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From Mike Carey <dtab...@gmail.com>
Subject Re: Strange Comparison Allowed
Date Wed, 19 Aug 2015 22:09:07 GMT
This all sounds somewhat wrong to me!  It's not what I remember from design
discussions of old...  I don't think we should be doing byte by byte
comparison between disparate types.  Why would users want or expect that?
Note that I'm talking about predicate cases - not internal needs like order
by or routing of data.
On Aug 19, 2015 11:47 AM, "Ildar Absalyamov" <ildar.absalyamov@gmail.com>
wrote:

> @Steven
> Index rewrite will not fire in this case, because of type mismatch. Hence
> it will fallback to non-indexed query results.
>
> 2015-08-19 11:25 GMT-07:00 Taewoo Kim <wangsaeu@gmail.com>:
>
> > @Steven: I never tried. However, it's worthwhile to check. If the query
> > semantic is correct, the optimizer will try to utilize the index
> regardless
> > of its type. My guess is, at the end, byte-by-byte comparison will occur.
> >
> > Best,
> > Taewoo
> >
> > On Wed, Aug 19, 2015 at 11:19 AM, Steven Jacobs <sjaco002@ucr.edu>
> wrote:
> >
> > > I think this is because the serialized versions of the list have their
> > > lengths among the beginning bytes, so this would make sense, since we
> > don't
> > > have a comparator for lists.
> > >
> > > @Taewoo-What about the case of an index search? Is it okay to pass the
> > > wrong type to the search (which will obviously yield unknown results)
> > >
> > > Steven
> > >
> > > On Wed, Aug 19, 2015 at 11:12 AM, Wail Alkowaileet <wael.y.k@gmail.com
> >
> > > wrote:
> > >
> > > > Actually I observed some strange behavior while comparing
> orderedLists
> > in
> > > > the order by clause.
> > > >
> > > > Input (dataset json):
> > > > { "a": 1i32, "b": [ 1, "hello" ] }
> > > > { "a": 2i32, "b": [ 1, "hello" ] }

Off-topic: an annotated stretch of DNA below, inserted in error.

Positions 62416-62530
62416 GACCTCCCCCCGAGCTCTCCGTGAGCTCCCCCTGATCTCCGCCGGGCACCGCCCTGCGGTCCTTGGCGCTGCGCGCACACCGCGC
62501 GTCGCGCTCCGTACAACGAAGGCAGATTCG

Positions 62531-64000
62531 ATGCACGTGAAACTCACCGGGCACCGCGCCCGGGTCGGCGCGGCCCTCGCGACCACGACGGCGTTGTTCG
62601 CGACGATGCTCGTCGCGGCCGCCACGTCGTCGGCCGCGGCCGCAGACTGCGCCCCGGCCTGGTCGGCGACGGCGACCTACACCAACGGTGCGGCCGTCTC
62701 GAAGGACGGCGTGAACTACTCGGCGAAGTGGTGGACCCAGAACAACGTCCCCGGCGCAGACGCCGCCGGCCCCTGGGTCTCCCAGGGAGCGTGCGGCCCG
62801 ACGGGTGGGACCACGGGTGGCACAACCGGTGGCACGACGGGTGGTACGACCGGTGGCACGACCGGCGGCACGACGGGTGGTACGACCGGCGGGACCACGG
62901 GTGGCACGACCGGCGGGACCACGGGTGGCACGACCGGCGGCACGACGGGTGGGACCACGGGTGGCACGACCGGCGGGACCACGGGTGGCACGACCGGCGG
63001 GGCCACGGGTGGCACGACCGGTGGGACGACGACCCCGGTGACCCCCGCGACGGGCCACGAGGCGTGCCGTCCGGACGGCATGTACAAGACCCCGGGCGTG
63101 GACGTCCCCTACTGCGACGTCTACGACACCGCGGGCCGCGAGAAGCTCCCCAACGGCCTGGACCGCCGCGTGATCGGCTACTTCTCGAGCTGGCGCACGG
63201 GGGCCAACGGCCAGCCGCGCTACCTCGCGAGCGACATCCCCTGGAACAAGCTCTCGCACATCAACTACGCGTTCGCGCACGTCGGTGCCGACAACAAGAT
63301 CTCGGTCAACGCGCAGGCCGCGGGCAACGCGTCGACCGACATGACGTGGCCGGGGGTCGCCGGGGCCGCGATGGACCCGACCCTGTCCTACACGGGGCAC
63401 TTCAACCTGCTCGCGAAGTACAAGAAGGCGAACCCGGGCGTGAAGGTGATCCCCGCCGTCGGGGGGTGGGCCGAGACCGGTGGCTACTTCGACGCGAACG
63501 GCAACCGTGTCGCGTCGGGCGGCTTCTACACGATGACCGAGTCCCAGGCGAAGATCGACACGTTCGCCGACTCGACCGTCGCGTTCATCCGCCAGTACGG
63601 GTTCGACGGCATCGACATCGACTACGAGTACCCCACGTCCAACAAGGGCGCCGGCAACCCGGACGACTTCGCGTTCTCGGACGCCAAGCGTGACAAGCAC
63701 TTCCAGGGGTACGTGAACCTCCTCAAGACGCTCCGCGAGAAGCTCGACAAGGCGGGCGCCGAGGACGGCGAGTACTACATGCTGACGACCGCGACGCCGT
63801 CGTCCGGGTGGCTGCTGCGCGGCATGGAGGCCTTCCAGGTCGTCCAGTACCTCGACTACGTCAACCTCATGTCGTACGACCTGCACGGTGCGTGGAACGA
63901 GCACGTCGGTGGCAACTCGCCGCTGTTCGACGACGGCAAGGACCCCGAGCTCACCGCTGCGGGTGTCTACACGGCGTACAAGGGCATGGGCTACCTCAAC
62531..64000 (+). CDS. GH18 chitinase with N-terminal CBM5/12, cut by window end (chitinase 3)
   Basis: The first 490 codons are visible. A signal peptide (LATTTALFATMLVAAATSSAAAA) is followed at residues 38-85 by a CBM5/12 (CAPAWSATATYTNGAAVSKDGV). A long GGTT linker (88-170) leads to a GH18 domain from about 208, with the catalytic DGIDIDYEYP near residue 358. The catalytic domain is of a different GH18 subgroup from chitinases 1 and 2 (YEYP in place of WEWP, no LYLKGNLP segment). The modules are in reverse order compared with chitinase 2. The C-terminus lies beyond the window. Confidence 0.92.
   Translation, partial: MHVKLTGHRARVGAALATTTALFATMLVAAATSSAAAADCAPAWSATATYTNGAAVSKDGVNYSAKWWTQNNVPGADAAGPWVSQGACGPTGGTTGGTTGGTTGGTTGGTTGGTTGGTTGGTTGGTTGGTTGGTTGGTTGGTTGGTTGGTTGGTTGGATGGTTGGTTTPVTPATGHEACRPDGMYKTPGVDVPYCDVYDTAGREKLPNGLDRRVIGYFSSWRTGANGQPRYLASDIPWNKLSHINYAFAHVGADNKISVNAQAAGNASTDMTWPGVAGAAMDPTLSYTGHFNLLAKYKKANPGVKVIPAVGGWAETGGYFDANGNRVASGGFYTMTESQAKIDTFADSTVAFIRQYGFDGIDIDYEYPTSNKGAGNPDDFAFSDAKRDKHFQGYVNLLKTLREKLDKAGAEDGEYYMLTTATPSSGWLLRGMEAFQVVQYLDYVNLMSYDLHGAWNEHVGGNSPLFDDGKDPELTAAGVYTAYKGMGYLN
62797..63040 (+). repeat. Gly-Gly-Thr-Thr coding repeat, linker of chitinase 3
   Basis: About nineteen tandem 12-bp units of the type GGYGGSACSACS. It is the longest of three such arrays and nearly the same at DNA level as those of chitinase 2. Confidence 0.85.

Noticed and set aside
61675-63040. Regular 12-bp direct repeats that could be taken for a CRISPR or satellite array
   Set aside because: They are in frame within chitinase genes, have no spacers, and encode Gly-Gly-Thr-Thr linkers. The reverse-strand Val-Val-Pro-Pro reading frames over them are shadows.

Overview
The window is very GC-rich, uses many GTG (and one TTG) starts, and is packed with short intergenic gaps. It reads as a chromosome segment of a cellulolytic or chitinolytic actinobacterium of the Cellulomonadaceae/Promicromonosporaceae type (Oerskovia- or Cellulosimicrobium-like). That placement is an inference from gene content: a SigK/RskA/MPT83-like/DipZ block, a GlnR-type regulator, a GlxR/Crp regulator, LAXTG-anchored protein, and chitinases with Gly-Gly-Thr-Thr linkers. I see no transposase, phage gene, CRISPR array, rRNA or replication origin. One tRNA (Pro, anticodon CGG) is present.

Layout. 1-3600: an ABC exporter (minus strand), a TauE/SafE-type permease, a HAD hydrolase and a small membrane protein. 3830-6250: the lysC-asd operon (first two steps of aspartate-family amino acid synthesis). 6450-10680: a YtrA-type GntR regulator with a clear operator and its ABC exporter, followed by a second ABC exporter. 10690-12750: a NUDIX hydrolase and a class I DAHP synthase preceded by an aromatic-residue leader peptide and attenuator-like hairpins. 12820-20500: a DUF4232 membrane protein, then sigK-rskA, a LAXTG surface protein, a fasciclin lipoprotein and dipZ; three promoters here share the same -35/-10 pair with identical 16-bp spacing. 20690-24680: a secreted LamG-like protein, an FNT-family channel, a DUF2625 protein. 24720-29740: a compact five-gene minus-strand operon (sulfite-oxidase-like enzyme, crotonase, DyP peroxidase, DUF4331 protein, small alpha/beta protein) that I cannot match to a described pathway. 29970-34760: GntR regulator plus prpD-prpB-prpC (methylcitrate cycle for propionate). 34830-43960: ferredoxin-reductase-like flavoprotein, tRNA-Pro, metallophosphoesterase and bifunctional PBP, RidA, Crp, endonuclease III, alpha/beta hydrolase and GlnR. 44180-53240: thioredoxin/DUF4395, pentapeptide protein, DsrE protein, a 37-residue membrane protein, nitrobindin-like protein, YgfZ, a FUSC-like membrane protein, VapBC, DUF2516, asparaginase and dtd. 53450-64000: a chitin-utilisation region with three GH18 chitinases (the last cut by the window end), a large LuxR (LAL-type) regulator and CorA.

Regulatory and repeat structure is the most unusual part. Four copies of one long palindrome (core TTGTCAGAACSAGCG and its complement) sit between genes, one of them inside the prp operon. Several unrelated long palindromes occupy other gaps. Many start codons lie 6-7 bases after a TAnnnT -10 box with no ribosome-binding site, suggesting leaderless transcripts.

> > > > { "a": 3i32, "b": [ 1, "hi" ] }
> > > >
> > > > Query:
> > > > for $x in dataset json
> > > > order by $x.b
> > > > return $x
> > > >
> > > > Result:
> > > > { "a": 3i32, "b": [ 1, "hi" ] }
> > > > { "a": 1i32, "b": [ 1, "hello" ] }
> > > > { "a": 2i32, "b": [ 1, "hello" ] }
> > > >
> > > > it seems the behavior is comparing by the length of the list not the
> > > values
> > > > themselves? is it expected?
> > > >
> > > > But if I do something like this:
> > > > for $x in dataset json
> > > > order by $x.b[1]
> > > > return $x
> > > >
> > > > Result:
> > > > { "a": 1i32, "b": [ 1, "hello" ] }
> > > > { "a": 2i32, "b": [ 1, "hello" ] }
> > > > { "a": 3i32, "b": [ 1, "hi" ] }
> > > >
> > > >
> > > >
> > > > On Wed, Aug 19, 2015 at 1:50 PM, Taewoo Kim <wangsaeu@gmail.com>
> > wrote:
> > > >
> > > > > Sorry. The direction of inequality operator was misleading. STRING
> 13
> > > is
> > > > > smaller than (<) POINT 20.
> > > > >
> > > > > Best,
> > > > > Taewoo
> > > > >
> > > > > On Wed, Aug 19, 2015 at 10:49 AM, Taewoo Kim <wangsaeu@gmail.com>
> > > wrote:
> > > > >
> > > > > > Yes. Type conversion (casting) only happens among numeric types
> so
> > > far.
> > > > > > Actually, since there is a type-tag, if you try to compare two
> non
> > > > > numeric
> > > > > > types, it stops the comparing as soon as it sees the first byte
> > from
> > > > both
> > > > > > side since type-tag itself has the given order (e.g., STRING
13 >
> > > POINT
> > > > > > 20). This is required for ORDER BY, too.
> > > > > >
> > > > > > Best,
> > > > > > Taewoo
> > > > > >
> > > > > > On Wed, Aug 19, 2015 at 10:45 AM, Steven Jacobs <
> sjaco002@ucr.edu>
> > > > > wrote:
> > > > > >
> > > > > >> I see, so we are technically allowed to compare anything
to
> > > anything?
> > > > > >>
> > > > > >> Steven
> > > > > >>
> > > > > >> On Wed, Aug 19, 2015 at 10:37 AM, Taewoo Kim <
> wangsaeu@gmail.com>
> > > > > wrote:
> > > > > >>
> > > > > >> > If there is no right comparator for the given types
(STRING vs
> > > > POINT),
> > > > > >> then
> > > > > >> > it does the "byte by byte" comparison.
> > > > > >> >
> > > > > >> > Best,
> > > > > >> > Taewoo
> > > > > >> >
> > > > > >> > On Wed, Aug 19, 2015 at 10:32 AM, Steven Jacobs <
> > sjaco002@ucr.edu
> > > >
> > > > > >> wrote:
> > > > > >> >
> > > > > >> > > This is currently working in master:
> > > > > >> > >
> > > > > >> > > create type CSXType as closed {
> > > > > >> > >   id: int32,
> > > > > >> > >   csxid: string
> > > > > >> > > }
> > > > > >> > > create dataset CSX(CSXType) primary key id;
> > > > > >> > >
> > > > > >> > > for $b in dataset('CSX')
> > > > > >> > > where $b.id > point("3,5")
> > > > > >> > > return $b;
> > > > > >> > >
> > > > > >> > > Is this supposed to be working?
> > > > > >> > > Steven
> > > > > >> > >
> > > > > >> >
> > > > > >>
> > > > > >
> > > > > >
> > > > >
> > > >
> > > >
> > > >
> > > > --
> > > >
> > > > *Regards,*
> > > > Wail Alkowaileet
> > > >
> > >
> >
>
>
>
> --
> Best regards,
> Ildar
>

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